All information isn’t equal, not in quality or reliability.
~ Dan Gillmor
As print and broadcast give way to the Digital Age, the media are in upheaval. The changes have sparked fascination, confusion and peril—especially when it comes to news, which is so essential in democracies.
We need a media environment that serves us, both as individuals and as a society. Yet turmoil in journalism threatens our ability oversee the people who act on our behalf. Media participation is critical to avoiding this threat: not just to keep politicians in check but also to balance the power of the whole crazy range of people we rely on—police and doctors and energy executives and pharmaceutical researchers and bankers, and all the other people who make decisions that affect us without requiring or allowing our direct input. Solid journalism helps keep those people working on our behalf (and it keeps us honest, when we work on behalf of others).
The turmoil is inspiring large numbers of ideas and experiments from people who know the risks and want to help create a valuable media in this new century. The experiments fascinate me as a writer on media and the Internet, and they fascinate my students at New York University and Harvard. They differ in small and large ways, but most have at least one thing in common: They imagine trying to fix the supply of news, either by vetting or filtering sources in such a way as to preserve the old, relatively passive grazing habits of 20th century news consumers. [Boldface mine]
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The excerpt above is from Clay Shirky’s foreword in Mediactive, a Creative Commons-licensed book that speaks to every blogger and citizen journalist out there about the great responsibilities of media creators, as well as our shared possibilities for moving forward in an information environment that causes confusion more than clarity. The book was written by Dan Gillmor, who runs the Knight Center for Digital Media Entrepreneurship at Arizona State University and who describes himself as “involved in citizen-media efforts, and am a blogger, author, media investor and co-founder of several online businesses.”
The book itself is a breakthrough because it adheres to the very principles that it espouses, especially that of demanding transparency, and is available for free on the site or as a downloadable PDF (of course, Kindle and Lulu versions are available, too). It sets a great example for every blogger, every blog collective, and everyone who dares call himself or herself a “citizen journalist” because, as well all know, unethical practices abound in this field. It shares principles for responsible citizen journalism, shares stories and case studies, and could very well be a handbook for this generation of media creators. I haven’t yet read the whole book, and I certainly have not been paid to endorse this, but I most certainly will read it and even donate on the site. We need to keep great things like this going.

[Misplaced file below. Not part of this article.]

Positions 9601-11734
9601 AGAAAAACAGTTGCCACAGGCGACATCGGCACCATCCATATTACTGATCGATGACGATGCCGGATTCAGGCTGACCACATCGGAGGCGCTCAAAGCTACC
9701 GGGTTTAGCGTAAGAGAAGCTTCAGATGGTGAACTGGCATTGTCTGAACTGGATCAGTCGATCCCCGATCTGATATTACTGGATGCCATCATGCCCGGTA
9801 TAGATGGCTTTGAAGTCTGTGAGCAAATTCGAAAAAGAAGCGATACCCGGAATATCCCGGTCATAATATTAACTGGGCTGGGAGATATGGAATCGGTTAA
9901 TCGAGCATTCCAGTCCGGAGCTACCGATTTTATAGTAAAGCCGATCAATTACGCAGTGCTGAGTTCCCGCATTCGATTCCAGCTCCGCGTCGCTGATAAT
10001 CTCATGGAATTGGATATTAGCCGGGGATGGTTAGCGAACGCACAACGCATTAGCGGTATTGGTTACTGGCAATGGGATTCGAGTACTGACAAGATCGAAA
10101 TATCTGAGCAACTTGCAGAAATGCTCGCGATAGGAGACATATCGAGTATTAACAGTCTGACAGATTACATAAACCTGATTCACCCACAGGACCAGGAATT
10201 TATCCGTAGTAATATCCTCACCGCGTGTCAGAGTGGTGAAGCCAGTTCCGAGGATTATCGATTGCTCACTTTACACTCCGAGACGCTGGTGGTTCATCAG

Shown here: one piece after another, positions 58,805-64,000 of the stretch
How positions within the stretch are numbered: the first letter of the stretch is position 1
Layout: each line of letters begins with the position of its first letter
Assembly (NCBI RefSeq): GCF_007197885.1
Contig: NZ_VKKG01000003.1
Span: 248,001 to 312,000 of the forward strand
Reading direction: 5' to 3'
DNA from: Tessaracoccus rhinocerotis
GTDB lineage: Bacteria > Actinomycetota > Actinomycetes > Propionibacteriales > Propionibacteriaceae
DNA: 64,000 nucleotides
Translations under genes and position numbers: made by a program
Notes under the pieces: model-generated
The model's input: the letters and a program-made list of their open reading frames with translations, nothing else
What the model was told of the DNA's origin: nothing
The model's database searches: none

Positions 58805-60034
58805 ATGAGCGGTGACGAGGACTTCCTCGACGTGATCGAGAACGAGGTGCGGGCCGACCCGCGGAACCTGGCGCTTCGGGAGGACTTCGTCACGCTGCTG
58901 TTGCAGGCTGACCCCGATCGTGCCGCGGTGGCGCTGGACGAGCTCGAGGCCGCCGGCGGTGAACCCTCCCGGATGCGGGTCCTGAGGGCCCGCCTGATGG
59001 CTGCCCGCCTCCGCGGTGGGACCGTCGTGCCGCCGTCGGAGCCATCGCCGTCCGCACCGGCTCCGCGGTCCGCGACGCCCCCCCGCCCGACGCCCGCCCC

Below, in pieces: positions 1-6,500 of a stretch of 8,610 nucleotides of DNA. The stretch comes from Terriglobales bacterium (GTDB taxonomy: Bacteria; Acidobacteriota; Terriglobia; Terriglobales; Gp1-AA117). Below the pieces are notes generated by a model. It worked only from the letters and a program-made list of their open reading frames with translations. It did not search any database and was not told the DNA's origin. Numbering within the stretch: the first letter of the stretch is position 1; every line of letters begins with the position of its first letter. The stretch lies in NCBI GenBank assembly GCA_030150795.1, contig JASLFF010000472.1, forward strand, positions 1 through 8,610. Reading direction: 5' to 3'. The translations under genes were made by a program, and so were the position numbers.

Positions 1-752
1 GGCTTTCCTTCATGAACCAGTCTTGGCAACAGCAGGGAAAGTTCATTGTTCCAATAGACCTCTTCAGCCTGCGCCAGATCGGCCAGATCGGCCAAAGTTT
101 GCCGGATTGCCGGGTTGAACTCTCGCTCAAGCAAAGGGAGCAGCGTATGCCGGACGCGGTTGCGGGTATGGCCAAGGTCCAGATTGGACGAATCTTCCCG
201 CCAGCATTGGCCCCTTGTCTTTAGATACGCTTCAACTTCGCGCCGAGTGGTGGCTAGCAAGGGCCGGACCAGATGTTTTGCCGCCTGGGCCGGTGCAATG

In closing, let me share another excerpt–this time, from Mr. Gillmor’s introduction.
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Welcome to 21st century media. Welcome to the era of radically democratized and decentralized creation and distribution, where almost anyone can publish and find almost anything that others have published. Welcome to the age of information abundance.
And welcome to the age of information confusion: For many of us, that abundance feels more like a deluge, drowning us in a torrent of data, much of whose trustworthiness we can’t easily judge. You’re hardly alone if you don’t know what you can trust anymore.
But we aren’t helpless, either. In fact, we’ve never had more ways to sort out the good from the bad: A variety of tools and techniques are emerging from the same collision of technology and media that has created the confusion. And don’t forget the most important tools of all—your brain and curiosity.
Many people who know me and my work may find what I just said ironic. After all, I’ve spent the past decade or more telling anyone who’d listen about the great promise of citizen media—democratized digital media tools and increasingly ubiquitous digital networks.
Make no mistake: I believe in the potential of citizen media more than ever, partly because I’ve seen some wonderful experiments that prove out the potential.
But the more thoughtful critics of citizen media aren’t wrong about their main point: All information isn’t equal, not in quality or reliability.
I care, as you probably do if you’ve picked up this book, about an undeniable reality: As media become more atomized, more and more unreliable information, or worse, makes its way into what we read, listen to and watch.
Still, I can’t contain my growing excitement about the opportunities for participation that digital media have given us. I suspect you share some of that energy, too. Whether you realize it or not, you’re almost certainly a media creator yourself to at least a tiny extent—and creative activity is intimately linked to the process of sorting out the good from the bad, the useful from the useless, the trustworthy from the untrustworthy.
Does this sound daunting? Relax. In reality, this is a much more natural and logical—and fun—process than you might be imagining.
At the risk of being too cute, I’ve mashed together two words—media and active—that describe my goal in this book, website and accompanying materials: I want to help you become mediactive. [Boldface mine]
“Mediactive.” In this day and age, in this society, do the responsible citizen journalists out there have any other choice?